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'No desire to stay in Gaza.' PM Olmert with Berlusconi
Photo: Avi Ohayon, GPO
Olmert: We will leave Gaza once truce proves stable
PM thanks visiting European leaders for 'working to ensure Israel's safety', says Israel to pull troops out of Strip once armistice is solid; expresses regret over civilian Palestinian casualties who 'became hostages of Hamas'

Prime Minister Ehud Olmert said Sunday that "if the Gaza ceasefire proves stable, Israel will not remain in the Strip."

 

In a press conference held in the premier's Jerusalem residence, with several of the world's prominent leaders by his side, Olmert added that "we intend on leaving Gaza as soon as possible and once we make sure that Israel's south is safe. We did not set out to take Gaza, and we have no desire to stay in it."

 

French President Nicolas Sarkozy, UK Prime Minister Gordon Brown, Spanish Premier Jose Luis Rodriguez Zapatero, German Chancellor Angela Merkel, Italian Prime Minister Silvio Berlusconi and Czech PM, Mirek Topolánek, all traveled to the Middle East over the weekend, to assist in the Gaza ceasefire efforts.

 

Olmert thanked his peers for their support of Israel, saying "the united front you have presented, which aimed at ensuring Israel's safety is heartwarming, especially at this sensitive time." He also thanked the US administration for the memorandum on the Gaza arms smuggling and mentioned Europe's pledge to assist on the matter.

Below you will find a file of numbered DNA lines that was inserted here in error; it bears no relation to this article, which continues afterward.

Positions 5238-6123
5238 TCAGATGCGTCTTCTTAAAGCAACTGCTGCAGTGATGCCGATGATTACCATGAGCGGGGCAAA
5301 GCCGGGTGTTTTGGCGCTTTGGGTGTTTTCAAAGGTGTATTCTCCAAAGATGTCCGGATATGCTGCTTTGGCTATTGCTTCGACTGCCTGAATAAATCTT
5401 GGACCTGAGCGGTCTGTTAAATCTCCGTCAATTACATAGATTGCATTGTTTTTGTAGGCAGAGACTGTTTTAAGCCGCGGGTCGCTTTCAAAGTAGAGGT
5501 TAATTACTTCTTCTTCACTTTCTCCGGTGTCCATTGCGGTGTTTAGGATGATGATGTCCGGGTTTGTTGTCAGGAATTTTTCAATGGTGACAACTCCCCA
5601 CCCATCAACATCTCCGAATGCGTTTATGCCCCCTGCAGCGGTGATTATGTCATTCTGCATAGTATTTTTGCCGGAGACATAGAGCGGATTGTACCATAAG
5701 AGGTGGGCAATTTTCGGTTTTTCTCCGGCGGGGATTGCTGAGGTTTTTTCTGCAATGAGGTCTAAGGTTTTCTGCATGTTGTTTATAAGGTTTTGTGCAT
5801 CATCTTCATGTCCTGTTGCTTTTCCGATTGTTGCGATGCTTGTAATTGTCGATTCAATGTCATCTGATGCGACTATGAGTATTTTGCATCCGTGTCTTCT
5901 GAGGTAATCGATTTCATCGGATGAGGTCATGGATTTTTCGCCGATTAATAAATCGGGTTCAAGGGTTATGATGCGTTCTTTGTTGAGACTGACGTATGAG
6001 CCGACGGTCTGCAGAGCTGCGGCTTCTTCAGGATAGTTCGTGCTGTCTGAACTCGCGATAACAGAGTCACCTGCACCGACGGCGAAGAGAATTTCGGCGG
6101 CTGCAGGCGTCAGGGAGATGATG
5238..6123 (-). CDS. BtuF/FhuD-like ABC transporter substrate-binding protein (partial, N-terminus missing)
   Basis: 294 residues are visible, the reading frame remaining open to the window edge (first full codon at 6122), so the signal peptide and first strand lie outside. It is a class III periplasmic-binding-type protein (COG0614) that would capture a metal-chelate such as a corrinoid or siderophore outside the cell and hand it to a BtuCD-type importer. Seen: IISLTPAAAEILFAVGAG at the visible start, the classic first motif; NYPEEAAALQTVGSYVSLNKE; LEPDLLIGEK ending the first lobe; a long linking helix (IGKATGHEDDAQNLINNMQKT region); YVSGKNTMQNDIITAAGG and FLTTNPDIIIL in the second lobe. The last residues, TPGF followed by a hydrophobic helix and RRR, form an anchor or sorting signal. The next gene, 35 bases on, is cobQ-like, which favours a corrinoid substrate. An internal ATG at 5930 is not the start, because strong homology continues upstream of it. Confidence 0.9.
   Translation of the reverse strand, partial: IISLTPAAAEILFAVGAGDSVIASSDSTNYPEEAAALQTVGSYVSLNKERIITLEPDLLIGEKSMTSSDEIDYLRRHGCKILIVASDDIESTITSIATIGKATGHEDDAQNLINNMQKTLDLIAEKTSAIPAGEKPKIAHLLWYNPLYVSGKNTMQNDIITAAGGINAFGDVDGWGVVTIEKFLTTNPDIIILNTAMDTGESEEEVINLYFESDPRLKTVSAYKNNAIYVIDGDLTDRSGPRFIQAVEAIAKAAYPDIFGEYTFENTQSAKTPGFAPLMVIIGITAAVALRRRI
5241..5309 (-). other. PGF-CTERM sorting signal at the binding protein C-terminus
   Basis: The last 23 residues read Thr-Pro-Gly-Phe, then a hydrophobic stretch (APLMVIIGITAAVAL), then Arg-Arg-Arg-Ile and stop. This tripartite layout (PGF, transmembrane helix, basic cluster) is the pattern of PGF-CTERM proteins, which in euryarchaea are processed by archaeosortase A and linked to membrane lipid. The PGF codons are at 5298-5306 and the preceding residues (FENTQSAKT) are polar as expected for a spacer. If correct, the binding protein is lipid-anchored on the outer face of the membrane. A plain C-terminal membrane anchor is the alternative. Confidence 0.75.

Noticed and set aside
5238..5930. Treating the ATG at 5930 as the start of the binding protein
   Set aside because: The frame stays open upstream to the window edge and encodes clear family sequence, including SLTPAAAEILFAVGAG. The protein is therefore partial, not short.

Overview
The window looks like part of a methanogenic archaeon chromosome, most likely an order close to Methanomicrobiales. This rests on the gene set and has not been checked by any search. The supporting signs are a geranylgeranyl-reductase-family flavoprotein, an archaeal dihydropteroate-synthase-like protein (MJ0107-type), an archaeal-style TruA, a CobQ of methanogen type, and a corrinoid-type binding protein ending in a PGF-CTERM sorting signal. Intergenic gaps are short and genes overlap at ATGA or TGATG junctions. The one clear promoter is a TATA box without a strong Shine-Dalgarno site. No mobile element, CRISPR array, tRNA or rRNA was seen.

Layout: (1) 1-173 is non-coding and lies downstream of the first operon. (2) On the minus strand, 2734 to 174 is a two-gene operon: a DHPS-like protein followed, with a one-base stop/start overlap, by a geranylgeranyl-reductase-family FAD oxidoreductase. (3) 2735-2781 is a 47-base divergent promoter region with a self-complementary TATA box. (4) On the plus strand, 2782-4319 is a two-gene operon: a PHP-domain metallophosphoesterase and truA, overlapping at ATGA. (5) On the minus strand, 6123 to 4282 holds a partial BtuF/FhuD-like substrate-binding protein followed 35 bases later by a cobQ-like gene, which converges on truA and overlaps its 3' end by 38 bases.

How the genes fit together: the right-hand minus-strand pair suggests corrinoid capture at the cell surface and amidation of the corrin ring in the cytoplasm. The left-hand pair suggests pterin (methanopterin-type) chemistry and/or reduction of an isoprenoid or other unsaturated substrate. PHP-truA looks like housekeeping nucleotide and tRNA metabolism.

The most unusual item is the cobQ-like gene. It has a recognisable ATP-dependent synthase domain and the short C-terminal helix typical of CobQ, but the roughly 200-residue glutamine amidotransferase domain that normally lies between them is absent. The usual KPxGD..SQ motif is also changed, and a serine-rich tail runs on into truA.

"Now, we must work with Egypt and the US in order to translate this commitment into actions which will prevent Hamas from ever regaining its strength. This is the foremost interest of anyone fighting evil and anyone who truly wishes to advance the peace process between Israel and the Palestinians."

 


European leaders with Olmert on Sunday (Photo: Avi Ohayon, GPO)

 

He told the world leaders that "we want to work together with you to bring peace and tranquility to the residents of Gaza," and asked to express Israel's "pain over the Palestinian civilians who were not involved in terror but became victims and hostages of Hamas."

 

France's Sarkozy, who addressed the media after Olmert, said that Paris supported Israel's decision to hold its fire, and was willing to lend Egyptian President Hosni Mubarak the assistance he needed to keep up his end of the ceasefire, in the form of technology and deploying monitors.

 

Germany's Merkel, speaking third, added that the arms smugglings, by land and by sea, must stop and that Berlin will do what it can to assist in that.

 

UK's Brown added that the mission ahead was not only to maintain the ceasefire and stop the arms smuggling, but to "create real peace", and urged Israel to reopen the Gaza crossings.  

 

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